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Depending on when one reaches Gobind Ghat, the ascent to Gobind Dham begins either on that day itself  or early next morning. As one crosses the suspension bridge spanning the Alaknanda , one feels the trembling and shaking of the bridge due to the powerful gushing of the river beneath. The start of  the long zig zag winding  path up the  mountains can be seen from here itself and climb is started with a prayer.

The path consists of stones of various of stones of various shapes and sizes set into the earth and is wide enough to allow two mules  to pass through .Often, one hears cries of the ghora walas on the way down  urging the others to get to on side of the path. The maneuvering of the path is not only  difficult for the mules but also for the humans. The monsoon make the path slippery and it is difficult to get a foothold. It is best and advisable to tread on the stones and not the earthy portions because they can be degenerate due to the pressure. The yatris (travellers) help  and encourage each other . After about two kilometers, the trail begins to follow a stream-the Hem Ganga-that originates from the Hemkunt lake and finally falls into the Alaknanda. The sounds of the stream as it trips and tumbles over the boulders forms the background of the major portion of the journey. Drinking in the beauty of the surroundings mountains cape and  the lush forests, the pilgrims slowly edges forward. Three kilometers from Gobind Ghat is the village of pulna, at a height  of 1920 m., where the locals settle for the winter and through which trail passes. Wherever one pilgrim sees another , sees another , he greets him with the words  ' Waheguruji ka khalsa, Waheguruji ki fateh!" ( The Khalsa is the God's, The victory is God's). People on the way down encourage the ones on the ascent often distributing prasad in the form of patashas (sugar crystals), dry fruits sweets etc.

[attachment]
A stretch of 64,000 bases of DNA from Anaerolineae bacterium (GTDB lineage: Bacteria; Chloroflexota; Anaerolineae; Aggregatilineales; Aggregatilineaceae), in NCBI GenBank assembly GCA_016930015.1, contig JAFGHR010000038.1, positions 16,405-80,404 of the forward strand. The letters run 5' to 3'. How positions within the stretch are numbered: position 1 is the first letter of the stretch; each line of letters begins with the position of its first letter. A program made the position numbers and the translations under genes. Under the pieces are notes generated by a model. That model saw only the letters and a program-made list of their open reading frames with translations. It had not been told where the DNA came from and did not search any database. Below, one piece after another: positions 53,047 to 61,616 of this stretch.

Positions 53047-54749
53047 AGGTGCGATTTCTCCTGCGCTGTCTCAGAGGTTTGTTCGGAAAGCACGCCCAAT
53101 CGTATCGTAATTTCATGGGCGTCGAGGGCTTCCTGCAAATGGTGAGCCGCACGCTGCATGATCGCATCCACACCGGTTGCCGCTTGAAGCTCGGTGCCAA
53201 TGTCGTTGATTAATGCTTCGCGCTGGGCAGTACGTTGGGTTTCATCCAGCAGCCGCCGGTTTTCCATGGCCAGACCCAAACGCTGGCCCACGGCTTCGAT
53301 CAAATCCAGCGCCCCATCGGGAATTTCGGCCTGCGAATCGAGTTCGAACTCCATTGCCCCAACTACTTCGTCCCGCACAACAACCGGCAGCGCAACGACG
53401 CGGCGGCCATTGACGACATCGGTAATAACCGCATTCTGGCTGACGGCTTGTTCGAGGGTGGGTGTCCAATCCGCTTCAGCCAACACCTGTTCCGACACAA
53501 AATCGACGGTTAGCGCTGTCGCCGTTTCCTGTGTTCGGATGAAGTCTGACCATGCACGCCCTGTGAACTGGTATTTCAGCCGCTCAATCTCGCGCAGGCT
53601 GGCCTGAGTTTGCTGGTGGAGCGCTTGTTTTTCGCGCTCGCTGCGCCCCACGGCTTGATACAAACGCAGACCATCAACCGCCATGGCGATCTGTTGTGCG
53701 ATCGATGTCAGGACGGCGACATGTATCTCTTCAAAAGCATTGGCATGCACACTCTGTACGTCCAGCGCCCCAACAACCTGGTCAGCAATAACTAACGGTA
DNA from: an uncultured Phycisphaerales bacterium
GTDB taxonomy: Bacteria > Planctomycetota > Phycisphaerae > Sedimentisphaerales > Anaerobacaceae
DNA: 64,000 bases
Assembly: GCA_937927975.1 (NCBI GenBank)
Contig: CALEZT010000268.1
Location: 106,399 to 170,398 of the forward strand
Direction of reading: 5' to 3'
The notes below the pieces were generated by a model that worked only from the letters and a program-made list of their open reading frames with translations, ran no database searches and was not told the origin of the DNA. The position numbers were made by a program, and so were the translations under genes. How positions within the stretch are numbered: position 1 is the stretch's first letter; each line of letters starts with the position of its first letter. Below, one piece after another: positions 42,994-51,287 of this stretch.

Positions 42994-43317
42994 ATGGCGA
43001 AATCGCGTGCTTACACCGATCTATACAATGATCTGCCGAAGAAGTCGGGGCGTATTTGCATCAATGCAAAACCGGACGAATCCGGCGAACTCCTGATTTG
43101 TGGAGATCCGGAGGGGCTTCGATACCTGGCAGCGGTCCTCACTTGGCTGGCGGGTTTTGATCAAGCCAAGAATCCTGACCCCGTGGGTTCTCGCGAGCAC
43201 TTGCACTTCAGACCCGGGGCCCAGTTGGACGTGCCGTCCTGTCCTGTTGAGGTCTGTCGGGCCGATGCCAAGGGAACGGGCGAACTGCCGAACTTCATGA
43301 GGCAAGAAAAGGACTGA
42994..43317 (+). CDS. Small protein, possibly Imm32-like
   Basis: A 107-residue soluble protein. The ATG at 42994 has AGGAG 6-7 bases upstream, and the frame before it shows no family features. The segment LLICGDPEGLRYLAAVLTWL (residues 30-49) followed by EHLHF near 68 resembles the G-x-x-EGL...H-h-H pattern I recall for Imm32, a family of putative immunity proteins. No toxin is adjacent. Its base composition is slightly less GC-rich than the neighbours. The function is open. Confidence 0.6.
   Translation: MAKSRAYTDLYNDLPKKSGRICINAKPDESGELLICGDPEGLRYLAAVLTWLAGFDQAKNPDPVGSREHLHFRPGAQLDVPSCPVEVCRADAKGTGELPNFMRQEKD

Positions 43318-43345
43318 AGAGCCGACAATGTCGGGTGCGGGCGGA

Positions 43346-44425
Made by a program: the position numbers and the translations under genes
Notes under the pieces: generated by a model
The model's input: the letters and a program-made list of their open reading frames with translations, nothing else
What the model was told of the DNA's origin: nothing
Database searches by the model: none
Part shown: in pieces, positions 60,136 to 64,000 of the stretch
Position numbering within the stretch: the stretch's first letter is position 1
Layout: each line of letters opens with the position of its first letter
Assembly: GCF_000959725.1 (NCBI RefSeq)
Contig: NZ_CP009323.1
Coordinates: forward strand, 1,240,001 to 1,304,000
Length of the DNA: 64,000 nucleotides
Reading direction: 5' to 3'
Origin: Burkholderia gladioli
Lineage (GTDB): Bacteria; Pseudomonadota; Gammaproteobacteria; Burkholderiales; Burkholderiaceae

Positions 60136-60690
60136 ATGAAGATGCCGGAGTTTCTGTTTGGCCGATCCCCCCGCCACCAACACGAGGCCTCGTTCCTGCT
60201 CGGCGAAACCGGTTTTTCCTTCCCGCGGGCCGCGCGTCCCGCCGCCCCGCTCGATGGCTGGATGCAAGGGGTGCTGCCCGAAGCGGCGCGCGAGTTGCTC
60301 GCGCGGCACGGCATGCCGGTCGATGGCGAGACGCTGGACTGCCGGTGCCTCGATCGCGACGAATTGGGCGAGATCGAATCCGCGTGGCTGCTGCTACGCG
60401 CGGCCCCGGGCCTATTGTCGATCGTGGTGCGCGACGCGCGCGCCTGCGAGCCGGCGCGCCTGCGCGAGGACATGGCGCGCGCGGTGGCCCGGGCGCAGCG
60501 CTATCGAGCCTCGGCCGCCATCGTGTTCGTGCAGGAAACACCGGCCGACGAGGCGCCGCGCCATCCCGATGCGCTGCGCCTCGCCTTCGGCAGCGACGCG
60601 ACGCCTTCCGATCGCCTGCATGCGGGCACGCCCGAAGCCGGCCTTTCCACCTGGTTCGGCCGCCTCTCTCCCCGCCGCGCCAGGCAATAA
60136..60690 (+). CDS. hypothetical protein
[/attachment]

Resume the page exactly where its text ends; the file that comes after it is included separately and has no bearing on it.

There is a sense of togetherness and familiarity even amongst strangers as they forge ahead. The pilgrims keep counting and following how many more are to be covered. Around five kilometers after Pulna lies Bhyundar , which is located at a height of 2,239 m and where the villagers settle during summer . The pilgrim gets its first view of the snow capped peaks from here. Throughout the route and specially around the villages, one can find clusters of tea stalls-temporary structure made from local materials and roofed with plastic sheets-where a pilgrim can halt to rest , eat and stretch their legs. There are even long benches where a pilgrims can take a nap if he so desires. There is also an area for the mules where they can rest and drink water. These tea stall are run by the local villagers who switch to doing so because of the income that this season of pilgrims and tourists generates. The stall hawk a plethora of hot snacks and drinks along with an assortment of biscuits, sweet, chocolate bars etc. But the specialty of the region is the gram soup- a steaming concoction of black grams spices! It is wonderful to sip the hot broth , see the beautiful surroundings and feel the tiredness ebb.

Rejuvenated, the pilgrim again begins the climb stopping at times to read the various sayings and messages tacked onto the trees. A kilometer from bhyundar is a small bridge that spans a stream after which the climb is even steeper and the path rocky. This path winds through dense forests and takes long before the corrugated roofs of Gobind Dham come into view. From the forests, one is led to an open meadow that blooms with mountain flowers. A helipad can also be seen from here it does not take long before the corrugated roofs of Gobind Dham come into view. For the exhausted yet enthusiastic pilgrim or tourist, this twelve kilometer trek from Gobind  Ghat to Gobind Dham takes around four to seven hours.


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